The Revenue said its measures – widely forecast before the Budget – would stop ‘a wholly artificial tax avoidance scheme’.
The rules governing controlled foreign companies – namely those not resident in the UK but controlled by individuals or companies that are – are designed to stop UK companies avoiding UK tax by diverting income to subsidiaries situated in low tax regimes.
Essentially the rules ensure UK parent companies of CFCs are charged an amount equal to the profits that would otherwise avoid tax.
However the Revenue said many companies had entered into artificial tax avoidance schemes designed to benefit from an ‘acceptable distribution policy’ exemption, which removes the clause if dividends accounting for at least 90% of company profits are paid to persons in the UK.
These schemes usually involve money going round in a circle from a UK financial concern, such as a bank, to a CFC owned by one of its UK clients and then back to the bank again. The cycle can effectively remove a tax liability.
Today’s move provides that dividends paid by a CFC to UK companies that can offset losses in this way (often banks or insurance companies) do not count towards the ADP exemption if they are involved in a UK tax avoidance scheme.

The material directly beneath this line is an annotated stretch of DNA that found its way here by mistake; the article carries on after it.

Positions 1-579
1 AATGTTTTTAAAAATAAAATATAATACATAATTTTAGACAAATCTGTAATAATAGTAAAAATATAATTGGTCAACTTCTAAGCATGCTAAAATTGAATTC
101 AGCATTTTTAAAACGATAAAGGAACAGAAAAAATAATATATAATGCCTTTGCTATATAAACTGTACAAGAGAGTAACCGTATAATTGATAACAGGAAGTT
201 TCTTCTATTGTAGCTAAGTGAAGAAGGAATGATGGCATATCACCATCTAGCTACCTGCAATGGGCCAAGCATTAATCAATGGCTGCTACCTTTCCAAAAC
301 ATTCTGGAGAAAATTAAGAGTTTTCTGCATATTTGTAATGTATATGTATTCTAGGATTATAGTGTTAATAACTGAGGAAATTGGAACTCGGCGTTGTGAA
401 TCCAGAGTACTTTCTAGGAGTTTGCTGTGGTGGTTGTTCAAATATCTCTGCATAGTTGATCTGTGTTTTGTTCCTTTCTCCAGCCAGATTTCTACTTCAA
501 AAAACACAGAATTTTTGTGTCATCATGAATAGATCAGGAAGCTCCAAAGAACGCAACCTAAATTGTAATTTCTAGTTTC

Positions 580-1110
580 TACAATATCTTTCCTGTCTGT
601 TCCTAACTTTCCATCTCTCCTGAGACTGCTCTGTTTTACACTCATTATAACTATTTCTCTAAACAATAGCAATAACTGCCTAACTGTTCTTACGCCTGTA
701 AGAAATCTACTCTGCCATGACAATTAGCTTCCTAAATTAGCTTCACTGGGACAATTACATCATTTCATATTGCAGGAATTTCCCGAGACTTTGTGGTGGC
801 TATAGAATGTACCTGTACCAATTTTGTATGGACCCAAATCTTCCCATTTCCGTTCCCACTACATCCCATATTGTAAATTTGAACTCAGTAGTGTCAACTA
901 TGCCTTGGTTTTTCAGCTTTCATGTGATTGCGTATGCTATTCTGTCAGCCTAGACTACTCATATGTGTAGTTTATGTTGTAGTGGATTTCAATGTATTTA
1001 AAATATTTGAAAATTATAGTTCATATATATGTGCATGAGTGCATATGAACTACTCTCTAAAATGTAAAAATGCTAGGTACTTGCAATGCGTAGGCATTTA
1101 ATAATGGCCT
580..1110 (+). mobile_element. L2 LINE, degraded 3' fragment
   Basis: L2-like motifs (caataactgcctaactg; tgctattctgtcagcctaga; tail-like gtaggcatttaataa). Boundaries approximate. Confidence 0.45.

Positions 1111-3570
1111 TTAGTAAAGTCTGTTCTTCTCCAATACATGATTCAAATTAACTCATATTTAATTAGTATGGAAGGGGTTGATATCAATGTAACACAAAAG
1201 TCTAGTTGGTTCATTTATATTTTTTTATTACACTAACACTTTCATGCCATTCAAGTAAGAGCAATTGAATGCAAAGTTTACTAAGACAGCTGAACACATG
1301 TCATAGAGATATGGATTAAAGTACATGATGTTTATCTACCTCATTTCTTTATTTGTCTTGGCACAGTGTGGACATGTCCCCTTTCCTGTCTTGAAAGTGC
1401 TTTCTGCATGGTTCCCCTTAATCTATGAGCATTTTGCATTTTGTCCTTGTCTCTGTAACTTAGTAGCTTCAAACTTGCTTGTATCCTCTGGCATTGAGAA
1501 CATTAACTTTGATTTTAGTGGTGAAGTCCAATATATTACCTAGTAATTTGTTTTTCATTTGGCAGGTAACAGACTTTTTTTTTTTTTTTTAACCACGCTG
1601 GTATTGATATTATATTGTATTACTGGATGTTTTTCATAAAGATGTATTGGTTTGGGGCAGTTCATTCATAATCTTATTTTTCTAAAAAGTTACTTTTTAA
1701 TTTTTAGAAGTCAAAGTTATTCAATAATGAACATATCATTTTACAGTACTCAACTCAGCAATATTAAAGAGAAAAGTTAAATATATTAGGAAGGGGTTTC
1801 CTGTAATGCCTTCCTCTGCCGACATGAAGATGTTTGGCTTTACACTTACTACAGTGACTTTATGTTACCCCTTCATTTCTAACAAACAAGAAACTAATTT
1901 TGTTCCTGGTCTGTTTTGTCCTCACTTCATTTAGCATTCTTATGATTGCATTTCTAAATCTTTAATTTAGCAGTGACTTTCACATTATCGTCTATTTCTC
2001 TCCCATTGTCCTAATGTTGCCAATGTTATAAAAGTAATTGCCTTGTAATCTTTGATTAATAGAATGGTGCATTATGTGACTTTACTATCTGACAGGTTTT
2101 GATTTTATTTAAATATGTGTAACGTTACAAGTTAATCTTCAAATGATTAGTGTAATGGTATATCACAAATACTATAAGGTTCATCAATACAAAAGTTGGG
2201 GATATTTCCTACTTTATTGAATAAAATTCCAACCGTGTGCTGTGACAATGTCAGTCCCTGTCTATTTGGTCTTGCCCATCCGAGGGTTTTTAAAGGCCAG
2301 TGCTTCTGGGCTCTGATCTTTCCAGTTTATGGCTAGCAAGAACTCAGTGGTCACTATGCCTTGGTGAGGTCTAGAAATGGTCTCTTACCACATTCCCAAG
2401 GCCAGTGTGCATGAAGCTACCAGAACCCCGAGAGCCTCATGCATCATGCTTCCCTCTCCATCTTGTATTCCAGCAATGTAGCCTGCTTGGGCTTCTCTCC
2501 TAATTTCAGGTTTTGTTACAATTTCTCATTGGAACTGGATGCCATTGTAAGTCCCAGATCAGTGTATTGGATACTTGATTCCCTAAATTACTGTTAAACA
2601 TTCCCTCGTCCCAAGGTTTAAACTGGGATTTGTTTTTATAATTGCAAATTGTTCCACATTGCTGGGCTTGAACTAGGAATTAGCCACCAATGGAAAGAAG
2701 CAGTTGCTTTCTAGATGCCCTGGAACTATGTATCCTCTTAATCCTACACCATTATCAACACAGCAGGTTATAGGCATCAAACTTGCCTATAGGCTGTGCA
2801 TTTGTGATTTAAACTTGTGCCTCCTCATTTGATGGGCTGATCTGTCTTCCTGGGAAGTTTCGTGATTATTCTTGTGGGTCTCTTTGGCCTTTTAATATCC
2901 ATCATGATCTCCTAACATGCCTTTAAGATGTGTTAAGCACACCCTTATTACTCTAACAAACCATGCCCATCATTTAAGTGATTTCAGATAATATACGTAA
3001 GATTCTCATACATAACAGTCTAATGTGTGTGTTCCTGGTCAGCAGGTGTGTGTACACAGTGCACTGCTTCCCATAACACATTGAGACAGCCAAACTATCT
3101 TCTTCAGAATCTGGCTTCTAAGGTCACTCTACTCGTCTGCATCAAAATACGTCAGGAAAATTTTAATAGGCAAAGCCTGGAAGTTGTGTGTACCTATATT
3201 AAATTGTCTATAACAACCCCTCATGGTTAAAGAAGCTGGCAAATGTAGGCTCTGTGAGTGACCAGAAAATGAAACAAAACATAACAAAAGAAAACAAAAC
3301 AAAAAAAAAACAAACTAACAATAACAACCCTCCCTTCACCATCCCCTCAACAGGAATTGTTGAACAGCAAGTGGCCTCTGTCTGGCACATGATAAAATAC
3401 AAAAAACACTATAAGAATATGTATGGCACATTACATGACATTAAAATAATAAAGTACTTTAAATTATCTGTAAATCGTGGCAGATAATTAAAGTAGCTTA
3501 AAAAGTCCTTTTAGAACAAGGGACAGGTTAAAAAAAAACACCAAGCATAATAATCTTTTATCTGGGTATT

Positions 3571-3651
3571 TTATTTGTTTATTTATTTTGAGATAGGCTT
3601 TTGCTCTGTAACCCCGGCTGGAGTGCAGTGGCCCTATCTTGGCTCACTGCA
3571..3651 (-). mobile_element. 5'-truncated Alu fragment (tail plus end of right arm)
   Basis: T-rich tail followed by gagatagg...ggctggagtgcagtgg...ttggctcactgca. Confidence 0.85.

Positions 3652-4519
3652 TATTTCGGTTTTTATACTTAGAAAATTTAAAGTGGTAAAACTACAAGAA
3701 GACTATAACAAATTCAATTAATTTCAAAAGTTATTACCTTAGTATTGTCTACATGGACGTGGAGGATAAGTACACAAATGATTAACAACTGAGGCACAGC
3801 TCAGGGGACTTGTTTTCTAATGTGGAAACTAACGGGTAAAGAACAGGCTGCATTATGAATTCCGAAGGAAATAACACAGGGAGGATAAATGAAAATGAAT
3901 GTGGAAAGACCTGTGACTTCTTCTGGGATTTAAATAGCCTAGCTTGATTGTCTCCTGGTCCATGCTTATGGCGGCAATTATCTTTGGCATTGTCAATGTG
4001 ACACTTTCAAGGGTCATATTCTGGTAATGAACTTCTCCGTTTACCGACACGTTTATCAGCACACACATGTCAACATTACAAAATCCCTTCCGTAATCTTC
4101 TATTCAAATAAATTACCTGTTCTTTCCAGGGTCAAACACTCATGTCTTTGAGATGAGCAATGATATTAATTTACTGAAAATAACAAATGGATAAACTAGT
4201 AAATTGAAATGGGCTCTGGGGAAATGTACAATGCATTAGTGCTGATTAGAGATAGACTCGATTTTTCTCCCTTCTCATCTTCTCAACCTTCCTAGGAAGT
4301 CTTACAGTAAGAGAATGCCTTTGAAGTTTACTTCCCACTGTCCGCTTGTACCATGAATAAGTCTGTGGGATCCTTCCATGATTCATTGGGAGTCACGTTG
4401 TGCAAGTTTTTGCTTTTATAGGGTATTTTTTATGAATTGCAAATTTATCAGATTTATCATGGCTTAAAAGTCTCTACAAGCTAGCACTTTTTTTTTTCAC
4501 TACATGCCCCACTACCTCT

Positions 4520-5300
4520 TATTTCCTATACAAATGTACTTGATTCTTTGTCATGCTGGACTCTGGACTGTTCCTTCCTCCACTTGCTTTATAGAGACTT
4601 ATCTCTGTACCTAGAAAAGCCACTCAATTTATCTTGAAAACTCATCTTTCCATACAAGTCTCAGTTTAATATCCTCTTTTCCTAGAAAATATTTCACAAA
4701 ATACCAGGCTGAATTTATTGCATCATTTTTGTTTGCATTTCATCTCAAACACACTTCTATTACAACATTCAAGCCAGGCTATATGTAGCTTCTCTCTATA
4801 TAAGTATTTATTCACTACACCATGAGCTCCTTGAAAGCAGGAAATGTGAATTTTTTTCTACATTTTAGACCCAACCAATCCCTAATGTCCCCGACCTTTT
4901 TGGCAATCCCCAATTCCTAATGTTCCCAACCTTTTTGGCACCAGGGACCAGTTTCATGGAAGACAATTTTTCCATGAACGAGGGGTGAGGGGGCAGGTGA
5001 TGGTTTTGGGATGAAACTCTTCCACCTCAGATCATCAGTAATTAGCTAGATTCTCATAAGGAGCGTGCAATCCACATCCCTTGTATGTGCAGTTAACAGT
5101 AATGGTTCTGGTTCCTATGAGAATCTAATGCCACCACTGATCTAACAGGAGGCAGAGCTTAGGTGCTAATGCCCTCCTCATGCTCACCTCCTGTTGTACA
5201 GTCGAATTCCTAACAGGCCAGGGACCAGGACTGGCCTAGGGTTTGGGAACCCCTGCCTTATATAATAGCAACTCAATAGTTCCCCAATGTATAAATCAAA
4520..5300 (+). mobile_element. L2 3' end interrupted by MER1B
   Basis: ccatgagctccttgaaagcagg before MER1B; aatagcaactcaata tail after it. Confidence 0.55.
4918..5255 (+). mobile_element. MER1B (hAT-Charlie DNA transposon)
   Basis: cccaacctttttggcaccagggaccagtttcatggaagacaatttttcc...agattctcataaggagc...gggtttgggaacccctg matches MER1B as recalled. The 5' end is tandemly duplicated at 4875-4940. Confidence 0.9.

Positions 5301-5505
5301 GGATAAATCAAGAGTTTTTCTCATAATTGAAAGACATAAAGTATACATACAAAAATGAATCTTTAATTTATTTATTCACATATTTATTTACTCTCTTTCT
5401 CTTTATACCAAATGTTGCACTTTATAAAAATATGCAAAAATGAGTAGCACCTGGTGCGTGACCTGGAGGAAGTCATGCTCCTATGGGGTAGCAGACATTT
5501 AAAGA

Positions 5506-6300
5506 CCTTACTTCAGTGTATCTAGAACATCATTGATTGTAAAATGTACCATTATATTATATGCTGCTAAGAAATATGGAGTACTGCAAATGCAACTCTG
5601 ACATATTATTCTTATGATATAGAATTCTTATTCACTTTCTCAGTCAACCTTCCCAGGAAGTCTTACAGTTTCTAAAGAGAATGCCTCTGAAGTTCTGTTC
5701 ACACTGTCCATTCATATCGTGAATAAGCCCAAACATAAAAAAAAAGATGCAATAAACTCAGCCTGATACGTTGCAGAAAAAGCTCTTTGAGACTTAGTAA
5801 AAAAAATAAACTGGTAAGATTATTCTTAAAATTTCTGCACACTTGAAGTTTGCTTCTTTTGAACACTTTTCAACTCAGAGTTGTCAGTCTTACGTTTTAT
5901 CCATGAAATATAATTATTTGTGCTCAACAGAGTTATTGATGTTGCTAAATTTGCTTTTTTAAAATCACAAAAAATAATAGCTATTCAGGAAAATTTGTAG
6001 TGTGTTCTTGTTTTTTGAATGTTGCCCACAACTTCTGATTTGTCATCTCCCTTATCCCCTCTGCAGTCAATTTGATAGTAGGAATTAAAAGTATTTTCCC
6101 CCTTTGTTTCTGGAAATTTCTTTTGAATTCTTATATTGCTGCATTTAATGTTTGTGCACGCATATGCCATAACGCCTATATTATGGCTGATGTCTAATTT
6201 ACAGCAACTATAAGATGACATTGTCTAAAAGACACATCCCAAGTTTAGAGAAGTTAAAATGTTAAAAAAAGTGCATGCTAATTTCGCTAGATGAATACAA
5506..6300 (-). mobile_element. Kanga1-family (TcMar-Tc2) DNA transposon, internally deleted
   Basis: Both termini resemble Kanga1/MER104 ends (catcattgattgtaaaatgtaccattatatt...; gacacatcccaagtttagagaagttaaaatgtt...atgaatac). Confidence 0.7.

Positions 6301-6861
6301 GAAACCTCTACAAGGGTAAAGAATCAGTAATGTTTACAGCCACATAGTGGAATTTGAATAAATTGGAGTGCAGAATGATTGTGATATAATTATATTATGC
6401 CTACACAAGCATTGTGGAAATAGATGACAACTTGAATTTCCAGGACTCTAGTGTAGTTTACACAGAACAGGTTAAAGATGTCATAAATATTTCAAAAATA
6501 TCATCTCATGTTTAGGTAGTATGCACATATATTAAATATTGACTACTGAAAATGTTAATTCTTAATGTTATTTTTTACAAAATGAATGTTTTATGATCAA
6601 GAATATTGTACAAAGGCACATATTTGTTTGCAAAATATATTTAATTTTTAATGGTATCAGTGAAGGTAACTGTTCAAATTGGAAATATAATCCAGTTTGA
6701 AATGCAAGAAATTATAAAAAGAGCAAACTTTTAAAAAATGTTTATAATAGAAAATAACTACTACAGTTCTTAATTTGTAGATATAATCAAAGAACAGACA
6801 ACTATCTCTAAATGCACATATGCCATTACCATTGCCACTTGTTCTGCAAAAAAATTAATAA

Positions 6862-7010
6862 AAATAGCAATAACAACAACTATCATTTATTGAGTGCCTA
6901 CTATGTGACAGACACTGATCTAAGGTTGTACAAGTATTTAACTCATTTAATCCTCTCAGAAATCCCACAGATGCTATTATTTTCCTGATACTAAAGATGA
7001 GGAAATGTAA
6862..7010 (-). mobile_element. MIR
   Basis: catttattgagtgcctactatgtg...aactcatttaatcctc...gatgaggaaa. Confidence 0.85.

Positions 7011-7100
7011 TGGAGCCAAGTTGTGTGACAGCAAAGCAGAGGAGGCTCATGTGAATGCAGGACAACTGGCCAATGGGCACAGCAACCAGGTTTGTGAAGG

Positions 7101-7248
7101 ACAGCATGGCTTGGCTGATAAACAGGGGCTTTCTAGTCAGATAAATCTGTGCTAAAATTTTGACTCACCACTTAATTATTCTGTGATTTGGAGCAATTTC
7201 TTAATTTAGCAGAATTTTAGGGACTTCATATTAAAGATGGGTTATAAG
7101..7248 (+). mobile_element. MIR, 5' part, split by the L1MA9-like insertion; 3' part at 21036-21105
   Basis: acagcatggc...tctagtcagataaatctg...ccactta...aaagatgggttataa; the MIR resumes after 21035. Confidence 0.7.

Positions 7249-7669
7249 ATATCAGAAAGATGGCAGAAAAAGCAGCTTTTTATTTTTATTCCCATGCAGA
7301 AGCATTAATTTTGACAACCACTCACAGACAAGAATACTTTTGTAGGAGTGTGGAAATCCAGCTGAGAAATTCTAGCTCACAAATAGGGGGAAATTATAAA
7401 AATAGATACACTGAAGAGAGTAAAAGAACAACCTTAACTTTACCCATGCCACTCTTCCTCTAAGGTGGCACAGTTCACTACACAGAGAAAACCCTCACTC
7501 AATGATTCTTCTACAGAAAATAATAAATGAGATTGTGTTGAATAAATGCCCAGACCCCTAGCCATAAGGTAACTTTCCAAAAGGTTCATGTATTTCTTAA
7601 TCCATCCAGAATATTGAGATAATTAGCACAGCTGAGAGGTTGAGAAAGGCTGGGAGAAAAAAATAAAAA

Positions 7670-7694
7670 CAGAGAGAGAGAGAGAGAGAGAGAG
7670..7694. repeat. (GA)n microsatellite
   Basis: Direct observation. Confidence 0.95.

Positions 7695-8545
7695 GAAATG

But the Revenue also acknowledged that existing rules were too tough on some companies that are controlled through a chain of one or more foreign holding companies.
Ernst & Young international tax partner Heather Devine said it would surprise no one that the ‘rather elderly loophole’ had been closed.
PricewaterhouseCoopers corporate tax expert Derek Jenkins said: We’ve been amazed that this hasn’t been closed before. It was so obviously a loophole and was widely marketed by a number of banks. It clearly exploited the rules but was totally effective.’
But he added: ‘People will be disappointed. When you are winning you rather want it to carry on.’
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